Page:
“Sana po ‘pag ito’y 100 percent [face-to-face classes], mayroon nang nurse saka may clinic sa school na ready,” he added.

(We hope that when we go back to 100-percent face-to-face classes, we are ready with school nurses and clinics.)

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Private school groups also asked DepEd to “simplify” the process that allowed them hold physical classes.

“Kung lahat ng private schools… dadaan sa ganoong proseso na magsa-submit at mag-a-apply sa regional offices ng DepEd at iche-check ang lahat ng paper requirements, baka talagang tayo ay abutin ng napakatagal na panahon,” said Joseph Noel Estrada, managing director of the Coordinating Council of Private Educational Associations of the Philippines.

(If all private schools… would have to undergo the process of submitting and applying for in-person classes with DepEd’s regional offices, the paper requirements have to be checked, it would probably take a really long time.)

“Baka naman pagdating sa private school, makahirit o makalambing kami nang kaunti sa ating… nakaupong secretary ngayon [na] si Inday Sara, na medyo ‘wag namang ganoong katitindi ang hinhingi,” said Federation of Associations of Private Schools and Administrators President Eleazardo Kasilag.

(Perhaps when it comes to private schools, we can appeal to our new secretary Inday Sara to ease the requirements.)

Senate Basic Education Committee chairman Sherwin Gatchalian said “we cannot postpone face-to-face classes anymore” because prolonged school closures could worsen learning poverty or the inability of a child to “read and understand a simple text by age 10.”

A World Bank report in 2021 found that the Philippines had a 90-percent learning poverty, meaning 9 in 10 Filipino children aged 10 cannot read.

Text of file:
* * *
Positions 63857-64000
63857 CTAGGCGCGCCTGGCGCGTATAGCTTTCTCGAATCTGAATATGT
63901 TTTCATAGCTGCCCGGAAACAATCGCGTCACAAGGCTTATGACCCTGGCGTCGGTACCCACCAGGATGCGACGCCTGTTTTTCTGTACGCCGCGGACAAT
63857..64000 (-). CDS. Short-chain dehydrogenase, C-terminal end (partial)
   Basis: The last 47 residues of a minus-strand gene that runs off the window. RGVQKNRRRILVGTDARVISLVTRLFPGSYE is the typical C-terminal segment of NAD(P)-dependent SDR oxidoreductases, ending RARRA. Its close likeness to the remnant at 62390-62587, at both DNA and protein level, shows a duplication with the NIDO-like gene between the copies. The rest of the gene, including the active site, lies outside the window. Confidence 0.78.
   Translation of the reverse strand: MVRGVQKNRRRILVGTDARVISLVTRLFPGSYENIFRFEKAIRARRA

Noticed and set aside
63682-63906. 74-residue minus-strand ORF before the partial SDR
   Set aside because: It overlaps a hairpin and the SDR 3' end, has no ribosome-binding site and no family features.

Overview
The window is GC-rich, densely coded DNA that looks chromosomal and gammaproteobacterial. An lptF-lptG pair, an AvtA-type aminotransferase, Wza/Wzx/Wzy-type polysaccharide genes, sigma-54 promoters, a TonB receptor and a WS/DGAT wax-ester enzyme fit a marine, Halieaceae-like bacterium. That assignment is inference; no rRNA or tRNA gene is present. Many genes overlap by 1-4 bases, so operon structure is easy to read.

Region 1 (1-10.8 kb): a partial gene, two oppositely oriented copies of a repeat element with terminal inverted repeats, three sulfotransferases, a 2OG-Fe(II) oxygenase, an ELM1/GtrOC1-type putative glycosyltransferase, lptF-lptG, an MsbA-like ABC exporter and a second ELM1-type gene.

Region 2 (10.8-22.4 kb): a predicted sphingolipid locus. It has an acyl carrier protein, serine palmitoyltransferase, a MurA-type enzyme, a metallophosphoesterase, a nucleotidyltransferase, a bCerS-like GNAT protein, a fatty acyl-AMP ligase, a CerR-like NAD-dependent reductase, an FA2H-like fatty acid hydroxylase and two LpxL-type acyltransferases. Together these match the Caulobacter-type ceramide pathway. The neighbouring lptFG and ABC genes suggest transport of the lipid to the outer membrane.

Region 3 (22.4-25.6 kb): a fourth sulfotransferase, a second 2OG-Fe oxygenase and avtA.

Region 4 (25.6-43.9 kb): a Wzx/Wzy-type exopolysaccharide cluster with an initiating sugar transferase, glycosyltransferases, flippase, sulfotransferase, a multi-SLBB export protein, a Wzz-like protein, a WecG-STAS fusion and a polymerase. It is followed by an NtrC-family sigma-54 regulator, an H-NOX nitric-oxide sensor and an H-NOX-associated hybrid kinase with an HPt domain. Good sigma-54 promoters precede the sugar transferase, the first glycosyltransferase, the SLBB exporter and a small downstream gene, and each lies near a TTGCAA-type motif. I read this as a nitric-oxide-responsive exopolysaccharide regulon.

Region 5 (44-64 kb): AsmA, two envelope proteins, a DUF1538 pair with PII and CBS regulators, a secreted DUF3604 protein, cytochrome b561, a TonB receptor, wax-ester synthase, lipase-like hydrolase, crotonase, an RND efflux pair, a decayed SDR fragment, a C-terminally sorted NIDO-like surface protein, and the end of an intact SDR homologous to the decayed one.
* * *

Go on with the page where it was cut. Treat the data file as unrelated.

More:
Gatchalian added that in-person classes have “economic benefits,” bringing profit to eateries near schools and those operating school buses.

The reactions came a day after President Ferdinand Marcos Jr. announced that the government planned to resume in-person classes at full capacity by November this year. 

In a press briefing, Marcos said the DepEd would begin the gradual return to full in-person classes in September, weeks after the scheduled start of School Year 2022-2023, until “100-percent” attendance is reached after 2 months.

Authorities will be "encouraging" booster shots "especially for younger people because again we have to be concerned about their return to school," said Marcos. 

"That’s the general policy. We will reinstitute again the vaccination drive so that we can at least feel safer when the children go back to school," he said. 

The DepEd has not released a statement on the development, but Duterte’s spokesperson said late Tuesday a department order on the matter would be issued.

In-person classes in basic education resumed in late 2021 in nearly 300 “pilot” schools. Last February, the DepEd kicked off an “expansion,” allowing more schools to hold physical classes.

As of June 16, 32,787 or 72.66 percent of public schools in the country have started conducting face-to-face classes, DepEd data showed. 

Meanwhile, 1,063 private schools are implementing in-person classes, equivalent to only 8.60 percent of the total number.

Earlier this year, a report from the United Nation’s education agency found that COVID-19-related school closures have exacerbated learning poverty and “deepened education inequality.”

— With reports from Benise Balaoing and Sherrie Ann Torres, ABS-CBN News